CVUSD has been quietly addressing some of CSF’s legal compliance without fanfare and without admitting that any problems exist. It is unclear why CVUSD has been doing this since stopping future illegal activity does not absolve them from refunding tuition illegally collected in the past – which is required by law. The new Memorandum of Understanding (MOU) between CVUSD and CSF that is being discussed at the upcoming board meeting includes:
- Another sweetheart deal for 3 years of discounted District facility usage for the summer school program.
- Continued free use of CVUSD textbooks, technology and teaching materials.
Things that are being removed from the MOU in order address complaints:
- CVUSD will no longer provide CSF with background checks for the CVUSD teachers
- CVUSD will no longer provide taxpayer funded office staff to CSF for summer school.
The Thousand Oaks Chinese School’s Memorandum of Understanding for facility usage also happens to be on the agenda for this Tuesday. The public has compared benefits provided to CSF with those provided to the Chinese School. For example, the Chinese School is charged above what is allowed by law for rent while CSF is provided a free year-round office at District headquarters for Cindy Goldberg, as well as free usage of CVUSD facilities for CSF board meetings. The issue with overcharging the Chinese School for rent is not addressed in the new Memorandum of Understanding.
Many feel CVUSD favoritism toward CSF stems from Cindy Goldberg being on the school board along with Betsy Connolly who is a CSF board member. But these two aren’t the only ones in CVUSD leadership connected to CSF. CVUSD assistant superintendent of business services Victor Hayek is also on the CSF board and superintendent Mark McLaughlin is on the CSF Stakeholder Council.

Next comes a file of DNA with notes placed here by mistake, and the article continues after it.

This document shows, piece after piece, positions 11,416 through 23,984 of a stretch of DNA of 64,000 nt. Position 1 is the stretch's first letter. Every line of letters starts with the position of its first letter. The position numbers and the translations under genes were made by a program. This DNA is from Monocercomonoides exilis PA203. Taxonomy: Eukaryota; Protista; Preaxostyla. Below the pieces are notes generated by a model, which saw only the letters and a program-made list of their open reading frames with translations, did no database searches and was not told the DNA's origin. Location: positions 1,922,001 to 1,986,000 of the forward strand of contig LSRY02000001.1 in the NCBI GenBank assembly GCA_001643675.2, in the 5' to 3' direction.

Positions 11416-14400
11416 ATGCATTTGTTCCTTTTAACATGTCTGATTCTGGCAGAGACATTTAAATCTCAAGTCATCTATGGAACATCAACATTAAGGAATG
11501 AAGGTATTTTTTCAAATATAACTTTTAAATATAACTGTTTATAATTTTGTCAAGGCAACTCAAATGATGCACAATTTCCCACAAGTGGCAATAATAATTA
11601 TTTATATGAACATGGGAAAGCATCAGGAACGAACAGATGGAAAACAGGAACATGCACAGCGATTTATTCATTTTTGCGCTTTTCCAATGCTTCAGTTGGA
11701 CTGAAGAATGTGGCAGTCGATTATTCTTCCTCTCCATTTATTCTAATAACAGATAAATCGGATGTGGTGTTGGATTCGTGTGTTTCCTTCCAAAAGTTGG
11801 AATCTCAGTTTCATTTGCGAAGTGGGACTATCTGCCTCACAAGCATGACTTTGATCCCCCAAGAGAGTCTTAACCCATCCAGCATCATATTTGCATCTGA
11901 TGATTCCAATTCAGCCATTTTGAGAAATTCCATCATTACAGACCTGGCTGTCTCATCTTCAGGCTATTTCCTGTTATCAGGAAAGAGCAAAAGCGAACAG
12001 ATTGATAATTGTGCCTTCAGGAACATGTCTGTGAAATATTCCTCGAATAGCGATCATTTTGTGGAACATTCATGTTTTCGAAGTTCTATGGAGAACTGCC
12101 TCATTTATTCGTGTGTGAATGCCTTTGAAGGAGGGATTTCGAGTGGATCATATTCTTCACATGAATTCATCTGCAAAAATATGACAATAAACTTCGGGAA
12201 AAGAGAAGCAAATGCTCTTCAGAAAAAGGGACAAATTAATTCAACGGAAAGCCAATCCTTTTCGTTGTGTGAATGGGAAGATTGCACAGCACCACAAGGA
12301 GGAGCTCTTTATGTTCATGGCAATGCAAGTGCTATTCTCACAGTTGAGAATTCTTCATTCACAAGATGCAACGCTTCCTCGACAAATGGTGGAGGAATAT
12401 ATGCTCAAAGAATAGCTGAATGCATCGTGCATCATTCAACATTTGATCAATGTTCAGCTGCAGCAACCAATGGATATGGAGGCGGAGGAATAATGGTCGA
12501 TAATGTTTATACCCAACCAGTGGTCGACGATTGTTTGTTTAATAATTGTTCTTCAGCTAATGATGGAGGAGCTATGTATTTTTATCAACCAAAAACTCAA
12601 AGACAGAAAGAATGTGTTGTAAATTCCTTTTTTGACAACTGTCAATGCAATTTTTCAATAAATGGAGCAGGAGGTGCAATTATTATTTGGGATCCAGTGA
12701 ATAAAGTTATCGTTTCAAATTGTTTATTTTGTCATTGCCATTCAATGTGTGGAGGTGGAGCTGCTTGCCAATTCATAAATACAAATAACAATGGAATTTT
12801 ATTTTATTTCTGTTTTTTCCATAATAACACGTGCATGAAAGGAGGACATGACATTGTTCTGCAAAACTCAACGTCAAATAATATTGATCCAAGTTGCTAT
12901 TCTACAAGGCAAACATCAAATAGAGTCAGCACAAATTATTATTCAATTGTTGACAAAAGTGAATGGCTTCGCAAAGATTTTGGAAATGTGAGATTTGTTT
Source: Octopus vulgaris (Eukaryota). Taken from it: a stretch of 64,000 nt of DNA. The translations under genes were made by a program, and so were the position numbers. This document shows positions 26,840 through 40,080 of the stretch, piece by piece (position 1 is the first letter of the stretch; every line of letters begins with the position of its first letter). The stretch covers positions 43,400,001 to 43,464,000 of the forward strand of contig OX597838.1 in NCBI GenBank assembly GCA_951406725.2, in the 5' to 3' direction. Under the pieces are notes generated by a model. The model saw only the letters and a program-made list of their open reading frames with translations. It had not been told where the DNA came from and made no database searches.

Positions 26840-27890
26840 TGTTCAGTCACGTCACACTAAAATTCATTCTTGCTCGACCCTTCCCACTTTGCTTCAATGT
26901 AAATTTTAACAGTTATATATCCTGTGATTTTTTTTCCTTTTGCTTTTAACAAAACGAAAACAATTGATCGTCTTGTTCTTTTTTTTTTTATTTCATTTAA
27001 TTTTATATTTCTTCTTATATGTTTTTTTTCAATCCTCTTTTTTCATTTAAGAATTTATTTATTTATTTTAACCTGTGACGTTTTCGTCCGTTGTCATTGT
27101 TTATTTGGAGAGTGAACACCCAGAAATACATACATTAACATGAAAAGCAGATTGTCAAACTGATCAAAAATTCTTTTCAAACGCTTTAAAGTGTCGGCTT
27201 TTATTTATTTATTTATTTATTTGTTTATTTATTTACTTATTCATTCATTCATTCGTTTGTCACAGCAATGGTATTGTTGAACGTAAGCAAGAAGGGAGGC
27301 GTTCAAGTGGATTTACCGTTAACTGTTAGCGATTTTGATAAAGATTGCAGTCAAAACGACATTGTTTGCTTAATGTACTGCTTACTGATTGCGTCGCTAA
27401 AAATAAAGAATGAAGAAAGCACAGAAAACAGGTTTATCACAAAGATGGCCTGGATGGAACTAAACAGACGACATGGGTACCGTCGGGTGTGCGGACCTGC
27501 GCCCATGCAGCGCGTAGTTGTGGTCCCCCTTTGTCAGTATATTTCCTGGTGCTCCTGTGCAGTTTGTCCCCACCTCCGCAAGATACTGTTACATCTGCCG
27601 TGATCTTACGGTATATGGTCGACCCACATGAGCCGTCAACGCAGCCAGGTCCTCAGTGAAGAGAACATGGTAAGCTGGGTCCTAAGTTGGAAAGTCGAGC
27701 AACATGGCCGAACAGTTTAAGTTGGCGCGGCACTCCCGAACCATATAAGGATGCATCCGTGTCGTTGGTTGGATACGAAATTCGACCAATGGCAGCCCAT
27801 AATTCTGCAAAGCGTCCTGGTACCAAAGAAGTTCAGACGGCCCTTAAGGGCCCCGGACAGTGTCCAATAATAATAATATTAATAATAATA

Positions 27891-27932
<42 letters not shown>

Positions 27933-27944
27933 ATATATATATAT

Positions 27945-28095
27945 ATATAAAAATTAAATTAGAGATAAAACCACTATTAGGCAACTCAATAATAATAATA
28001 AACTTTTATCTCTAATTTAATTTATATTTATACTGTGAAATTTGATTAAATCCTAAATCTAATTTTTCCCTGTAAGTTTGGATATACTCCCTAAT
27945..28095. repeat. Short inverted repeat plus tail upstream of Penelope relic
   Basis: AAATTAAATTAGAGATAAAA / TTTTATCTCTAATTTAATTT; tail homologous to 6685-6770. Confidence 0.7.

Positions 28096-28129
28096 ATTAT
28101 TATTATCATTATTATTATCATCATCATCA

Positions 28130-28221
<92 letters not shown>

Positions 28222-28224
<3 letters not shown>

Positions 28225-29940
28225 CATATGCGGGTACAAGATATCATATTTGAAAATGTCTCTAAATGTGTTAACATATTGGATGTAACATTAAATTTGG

Are Goldberg and McLaughlin using the COVID-19 crisis to try to sneak through a new Memorandum of Understanding for Goldberg’s foundation? Without the health concerns, these agenda items would typically have brought a lot of the community out in protest. The way that CVUSD is organizing this meeting could raise concerns that they are trying to minimize public exposure for these topics.
UPDATE: After public outcry, CVUSD has now added an option for people to make public comments via telephone during Tuesday’s board meeting. Members of the public must call the district by 2pm on Tuesday and provide the telephone number where they should be called when it is their turn to speak. Since public speakers are normally allowed to speak without providing identifying info, the requirement to now provide a telephone number may be problematic. It is unlikely that CVUSD can force public speakers to disclose confidential information like that.
Nic Rivera is a resident of Ventura County
The views and opinions expressed in this commentary are those of the author and do not necessarily reflect the official position of Citizens Journal.